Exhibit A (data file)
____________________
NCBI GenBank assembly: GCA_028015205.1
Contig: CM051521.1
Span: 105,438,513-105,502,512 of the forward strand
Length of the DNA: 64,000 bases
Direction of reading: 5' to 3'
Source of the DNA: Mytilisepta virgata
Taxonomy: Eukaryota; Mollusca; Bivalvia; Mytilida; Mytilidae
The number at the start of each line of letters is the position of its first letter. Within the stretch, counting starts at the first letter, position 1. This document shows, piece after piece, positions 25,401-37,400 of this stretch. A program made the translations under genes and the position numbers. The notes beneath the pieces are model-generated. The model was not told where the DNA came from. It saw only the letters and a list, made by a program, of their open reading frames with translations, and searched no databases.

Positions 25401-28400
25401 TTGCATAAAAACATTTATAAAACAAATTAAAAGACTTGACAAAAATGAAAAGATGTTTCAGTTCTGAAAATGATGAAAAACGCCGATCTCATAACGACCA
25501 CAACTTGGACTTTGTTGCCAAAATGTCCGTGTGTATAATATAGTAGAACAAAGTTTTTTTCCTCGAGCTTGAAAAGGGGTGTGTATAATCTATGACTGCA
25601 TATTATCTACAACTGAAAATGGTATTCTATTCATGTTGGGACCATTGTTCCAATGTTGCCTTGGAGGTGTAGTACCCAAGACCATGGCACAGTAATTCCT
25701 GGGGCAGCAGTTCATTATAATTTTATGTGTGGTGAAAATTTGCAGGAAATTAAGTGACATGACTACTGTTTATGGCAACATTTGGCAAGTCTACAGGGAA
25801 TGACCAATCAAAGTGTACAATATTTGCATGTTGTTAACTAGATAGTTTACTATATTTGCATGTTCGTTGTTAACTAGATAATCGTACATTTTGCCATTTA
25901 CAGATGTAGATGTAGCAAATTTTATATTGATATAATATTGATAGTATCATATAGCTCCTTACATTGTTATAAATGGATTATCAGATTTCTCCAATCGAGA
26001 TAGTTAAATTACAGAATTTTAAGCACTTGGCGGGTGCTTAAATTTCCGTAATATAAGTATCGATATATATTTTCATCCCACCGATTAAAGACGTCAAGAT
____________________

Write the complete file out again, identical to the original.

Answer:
NCBI GenBank assembly: GCA_028015205.1
Contig: CM051521.1
Span: 105,438,513-105,502,512 of the forward strand
Length of the DNA: 64,000 bases
Direction of reading: 5' to 3'
Source of the DNA: Mytilisepta virgata
Taxonomy: Eukaryota; Mollusca; Bivalvia; Mytilida; Mytilidae
The number at the start of each line of letters is the position of its first letter. Within the stretch, counting starts at the first letter, position 1. This document shows, piece after piece, positions 25,401-37,400 of this stretch. A program made the translations under genes and the position numbers. The notes beneath the pieces are model-generated. The model was not told where the DNA came from. It saw only the letters and a list, made by a program, of their open reading frames with translations, and searched no databases.

Positions 25401-28400
25401 TTGCATAAAAACATTTATAAAACAAATTAAAAGACTTGACAAAAATGAAAAGATGTTTCAGTTCTGAAAATGATGAAAAACGCCGATCTCATAACGACCA
25501 CAACTTGGACTTTGTTGCCAAAATGTCCGTGTGTATAATATAGTAGAACAAAGTTTTTTTCCTCGAGCTTGAAAAGGGGTGTGTATAATCTATGACTGCA
25601 TATTATCTACAACTGAAAATGGTATTCTATTCATGTTGGGACCATTGTTCCAATGTTGCCTTGGAGGTGTAGTACCCAAGACCATGGCACAGTAATTCCT
25701 GGGGCAGCAGTTCATTATAATTTTATGTGTGGTGAAAATTTGCAGGAAATTAAGTGACATGACTACTGTTTATGGCAACATTTGGCAAGTCTACAGGGAA
25801 TGACCAATCAAAGTGTACAATATTTGCATGTTGTTAACTAGATAGTTTACTATATTTGCATGTTCGTTGTTAACTAGATAATCGTACATTTTGCCATTTA
25901 CAGATGTAGATGTAGCAAATTTTATATTGATATAATATTGATAGTATCATATAGCTCCTTACATTGTTATAAATGGATTATCAGATTTCTCCAATCGAGA
26001 TAGTTAAATTACAGAATTTTAAGCACTTGGCGGGTGCTTAAATTTCCGTAATATAAGTATCGATATATATTTTCATCCCACCGATTAAAGACGTCAAGAT